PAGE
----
He looked down at the device in dismay. Bombs were one thing. They were
put together with some precision, and it was possible to trace function
and connection. This jury-rigged apparatus was a disaster waiting for an
incautious move or the twitch of a nervous hand. Even if it had not been
booby-trapped, the bomb might go off when one wire fell against another.
And he had no way of knowing which wires led where and did what. The
wires were colored, red and black and yellow, but there also were some
green and some purple, as if the person who had put it together had used
whatever had come to hand. What was the code?

Finally, feeling a bit like Alexander the Great, he reached forward and
put his wire cutter on the red wire attached to the explosive charge,
hoping it was the positive pole, hoping that old habits died hard, like
old starship captains. He put his other hand on the wire, so that it
would not fall against something else, and closed the wire cutter. The
wire separated. Kirk waited for the explosion he would never hear.
Nothing. Only the rasp of his inhalation as he breathed again.

Carefully he led the red wire outside the box and held it there while he
cut the black wire. It too came away. Then Kirk began work on the
explosive charge itself, detaching four screws and separating it from the
metal sleeve. He looked around the engine room and then, seeing no place
to put it down where it might not be set off by some casual motion, he
went to the door.

"Is everything clear?" he asked Linda.

"So far," she whispered.

"Watch the door," he said, and brushed past her, the explosive cradled in
his hands, and carefully made his way to the control room. He passed one
member of the crew. "Trash," he said, nodding at the thing in his hands.
Another member of the crew was in the control room. "Trash," he said, and
climbed the ladder to the open hatchway, holding the explosive against
his side with one hand while he climbed with the other, waiting for the
explosion that would tear him apart.

When he got to the top, he eased the explosive charge over the edge into
the water and released it slowly. He waited for several minutes, but
there was no explosion. He let out his breath again and returned to the
engine room. "Okay," he said shakily as he passed Linda.

"What's wrong?" she asked.

"Nothing," he assured her. "Nothing" was good. "Nothing" was wonderful.
And she didn't have to worry about how little he knew about primitive
atomic bombs, or how close they had come to being separated into their
constituent atoms along with several kilometers of ocean and everything
in it.

Just in case, he placed the two reactor cores in far corners of the box,
packed the wires and the metal sleeve between the two so that they would
not rattle, fastened the two wires to the engine reactor on one end and
to the metal sleeve on the other. He restored the lid and carefully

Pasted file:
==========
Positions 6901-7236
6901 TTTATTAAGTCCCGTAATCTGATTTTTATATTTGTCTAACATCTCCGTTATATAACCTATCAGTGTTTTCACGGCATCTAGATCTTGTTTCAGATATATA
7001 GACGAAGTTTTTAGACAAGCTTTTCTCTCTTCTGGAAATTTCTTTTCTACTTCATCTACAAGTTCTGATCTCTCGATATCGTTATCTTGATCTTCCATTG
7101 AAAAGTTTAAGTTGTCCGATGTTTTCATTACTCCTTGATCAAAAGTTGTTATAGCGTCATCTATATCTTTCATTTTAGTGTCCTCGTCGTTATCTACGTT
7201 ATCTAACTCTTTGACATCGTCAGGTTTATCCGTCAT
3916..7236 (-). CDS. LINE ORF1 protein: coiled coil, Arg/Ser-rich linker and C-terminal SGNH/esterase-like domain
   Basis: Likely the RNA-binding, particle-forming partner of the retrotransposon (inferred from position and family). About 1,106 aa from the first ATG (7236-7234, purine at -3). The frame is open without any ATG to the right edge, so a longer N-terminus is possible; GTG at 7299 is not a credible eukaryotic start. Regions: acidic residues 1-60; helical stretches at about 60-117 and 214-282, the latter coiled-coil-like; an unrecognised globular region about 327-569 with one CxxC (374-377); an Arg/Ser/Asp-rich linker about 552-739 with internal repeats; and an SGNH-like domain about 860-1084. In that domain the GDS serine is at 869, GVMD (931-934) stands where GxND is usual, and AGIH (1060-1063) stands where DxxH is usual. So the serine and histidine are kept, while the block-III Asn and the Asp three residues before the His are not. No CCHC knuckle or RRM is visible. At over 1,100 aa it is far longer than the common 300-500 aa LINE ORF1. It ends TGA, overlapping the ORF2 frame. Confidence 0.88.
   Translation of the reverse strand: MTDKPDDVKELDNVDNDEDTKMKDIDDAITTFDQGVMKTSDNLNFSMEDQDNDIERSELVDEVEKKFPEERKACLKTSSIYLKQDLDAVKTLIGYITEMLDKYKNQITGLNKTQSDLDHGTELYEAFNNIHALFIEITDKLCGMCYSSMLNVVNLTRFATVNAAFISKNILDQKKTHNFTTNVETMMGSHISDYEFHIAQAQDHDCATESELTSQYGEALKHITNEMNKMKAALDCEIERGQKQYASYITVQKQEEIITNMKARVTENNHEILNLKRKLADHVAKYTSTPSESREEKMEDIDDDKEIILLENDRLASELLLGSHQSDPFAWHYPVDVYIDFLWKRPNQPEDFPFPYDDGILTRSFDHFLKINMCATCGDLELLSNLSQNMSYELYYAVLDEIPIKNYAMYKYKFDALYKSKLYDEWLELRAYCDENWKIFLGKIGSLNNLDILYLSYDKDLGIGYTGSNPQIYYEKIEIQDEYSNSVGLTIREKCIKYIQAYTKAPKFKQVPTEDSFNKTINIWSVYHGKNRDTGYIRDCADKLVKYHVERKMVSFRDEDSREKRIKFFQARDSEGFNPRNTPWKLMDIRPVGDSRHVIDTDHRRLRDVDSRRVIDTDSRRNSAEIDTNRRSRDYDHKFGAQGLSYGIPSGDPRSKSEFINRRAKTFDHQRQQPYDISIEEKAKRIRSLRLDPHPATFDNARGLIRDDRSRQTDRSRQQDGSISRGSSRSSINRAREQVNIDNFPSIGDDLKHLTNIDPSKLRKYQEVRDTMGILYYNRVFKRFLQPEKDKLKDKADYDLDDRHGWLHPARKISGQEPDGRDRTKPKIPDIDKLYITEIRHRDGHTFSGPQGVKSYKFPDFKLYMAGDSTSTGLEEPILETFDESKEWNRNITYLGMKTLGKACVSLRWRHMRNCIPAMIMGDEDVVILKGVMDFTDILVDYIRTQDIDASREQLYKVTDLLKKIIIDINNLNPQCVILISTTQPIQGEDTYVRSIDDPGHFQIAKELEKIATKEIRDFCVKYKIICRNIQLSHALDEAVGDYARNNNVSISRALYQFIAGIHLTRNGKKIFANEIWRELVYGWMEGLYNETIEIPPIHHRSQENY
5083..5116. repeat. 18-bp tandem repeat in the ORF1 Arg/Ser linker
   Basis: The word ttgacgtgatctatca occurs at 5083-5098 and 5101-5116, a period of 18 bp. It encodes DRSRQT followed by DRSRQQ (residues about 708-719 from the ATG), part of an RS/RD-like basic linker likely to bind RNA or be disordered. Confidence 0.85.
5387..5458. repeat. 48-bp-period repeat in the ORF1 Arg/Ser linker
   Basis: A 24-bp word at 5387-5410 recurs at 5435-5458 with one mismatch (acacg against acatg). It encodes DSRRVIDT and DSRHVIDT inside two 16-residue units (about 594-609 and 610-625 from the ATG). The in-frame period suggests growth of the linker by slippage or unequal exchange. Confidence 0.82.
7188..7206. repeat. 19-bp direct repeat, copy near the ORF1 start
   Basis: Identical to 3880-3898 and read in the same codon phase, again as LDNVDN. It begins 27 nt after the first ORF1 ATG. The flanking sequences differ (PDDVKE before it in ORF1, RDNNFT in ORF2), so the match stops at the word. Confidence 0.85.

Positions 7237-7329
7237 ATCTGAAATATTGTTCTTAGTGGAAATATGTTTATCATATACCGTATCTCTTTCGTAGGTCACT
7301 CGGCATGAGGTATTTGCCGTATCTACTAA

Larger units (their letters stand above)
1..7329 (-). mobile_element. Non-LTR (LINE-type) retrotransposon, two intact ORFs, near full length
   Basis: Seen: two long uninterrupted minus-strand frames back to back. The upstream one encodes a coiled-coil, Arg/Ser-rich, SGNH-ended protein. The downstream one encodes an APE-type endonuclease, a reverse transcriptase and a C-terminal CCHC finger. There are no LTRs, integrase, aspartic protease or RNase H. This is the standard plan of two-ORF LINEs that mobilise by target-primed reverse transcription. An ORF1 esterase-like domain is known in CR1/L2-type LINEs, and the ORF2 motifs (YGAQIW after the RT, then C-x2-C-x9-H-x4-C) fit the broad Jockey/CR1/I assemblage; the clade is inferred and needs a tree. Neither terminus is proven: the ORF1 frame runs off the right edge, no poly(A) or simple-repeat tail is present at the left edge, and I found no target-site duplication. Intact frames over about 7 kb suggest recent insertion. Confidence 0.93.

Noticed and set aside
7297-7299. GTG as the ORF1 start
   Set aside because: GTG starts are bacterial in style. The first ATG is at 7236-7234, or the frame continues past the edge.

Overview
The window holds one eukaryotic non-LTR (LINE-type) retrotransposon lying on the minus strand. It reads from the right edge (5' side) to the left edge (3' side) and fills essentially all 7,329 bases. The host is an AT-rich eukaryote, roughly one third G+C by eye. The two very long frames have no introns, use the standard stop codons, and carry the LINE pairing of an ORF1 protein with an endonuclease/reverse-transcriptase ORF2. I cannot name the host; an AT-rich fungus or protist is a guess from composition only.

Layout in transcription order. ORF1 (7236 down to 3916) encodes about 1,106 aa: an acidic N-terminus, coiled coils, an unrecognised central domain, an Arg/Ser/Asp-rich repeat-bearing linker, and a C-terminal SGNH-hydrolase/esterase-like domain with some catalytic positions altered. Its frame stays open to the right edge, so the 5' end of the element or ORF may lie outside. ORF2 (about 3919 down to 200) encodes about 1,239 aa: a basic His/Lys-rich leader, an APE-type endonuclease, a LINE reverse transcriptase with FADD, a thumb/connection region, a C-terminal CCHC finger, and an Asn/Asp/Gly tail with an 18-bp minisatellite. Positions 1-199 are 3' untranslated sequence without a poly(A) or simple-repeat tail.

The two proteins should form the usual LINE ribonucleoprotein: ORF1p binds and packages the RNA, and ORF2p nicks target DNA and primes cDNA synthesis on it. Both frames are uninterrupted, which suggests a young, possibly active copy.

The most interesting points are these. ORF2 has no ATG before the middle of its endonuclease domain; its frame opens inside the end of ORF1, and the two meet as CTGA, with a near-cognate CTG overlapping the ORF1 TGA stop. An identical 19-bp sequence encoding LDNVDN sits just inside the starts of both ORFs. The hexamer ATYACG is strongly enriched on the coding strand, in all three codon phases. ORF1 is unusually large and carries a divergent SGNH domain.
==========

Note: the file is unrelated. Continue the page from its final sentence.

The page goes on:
screwed it back on the box. He put the box where he had found it and the
tools back in their customary positions in the tool rack.

He stood up and looked around. If there were someone on board other than
Linda assigned the task of setting off the bomb if Linda failed, or was
injured, the appearance of things as they ought to be might give them
valuable minutes. And it was just possible that Johannsen had not
intended the bomb as a last resort. Perhaps someone on board had been
instructed to set it off as soon as they entered the harbor. Would they
check on the bomb? Only, Kirk hoped, after it did not explode.

Linda put her arms around him as he emerged from the engine room. She
pressed him against the bulkhead and kissed him firmly. It was only as he
began to respond, in surprise, that he heard footsteps and a crew member
passed them, with only a glance of surprise, or perhaps of jealousy, and
entered the engine room.

"Sorry," Linda said.

"I'm not," Kirk said. But he looked back at the engine room with concern.

Three more days of steady travel brought them to the entrance of the
Timshel City harbor. The pain in Kirk's left arm increased with each
kilometer until he had to spend all of his time inside the metal hull of
the Nautilus. There was no way to be alone with Linda, no way to avoid
his concerns, no way to stop worrying about whether someone would
discover what he had done with the atomic device. He spent his time going
over plans to deal with the Joy Machine, but none of them had any great
probability of success. He was left with nothing but time to stare at his
arm and the bracelet on his wrist that represented his indenture to the
master he hoped to destroy. Before it destroyed them all.

The Nautilus had traveled submerged for the past thousand kilometers. It
was midnight when the ship poked its hull above the surface and fixed its
position. Kirk did not go on deck.

Paco had improved enough during the final day of travel to move into one
of the hammocks, returning the captain's cabin to Linda. Kirk knocked at
the door.
"Enter," Linda said, and then, when Kirk came into the room, she looked
up from her desk. "I'm sorry there has been no time when we could be
alone."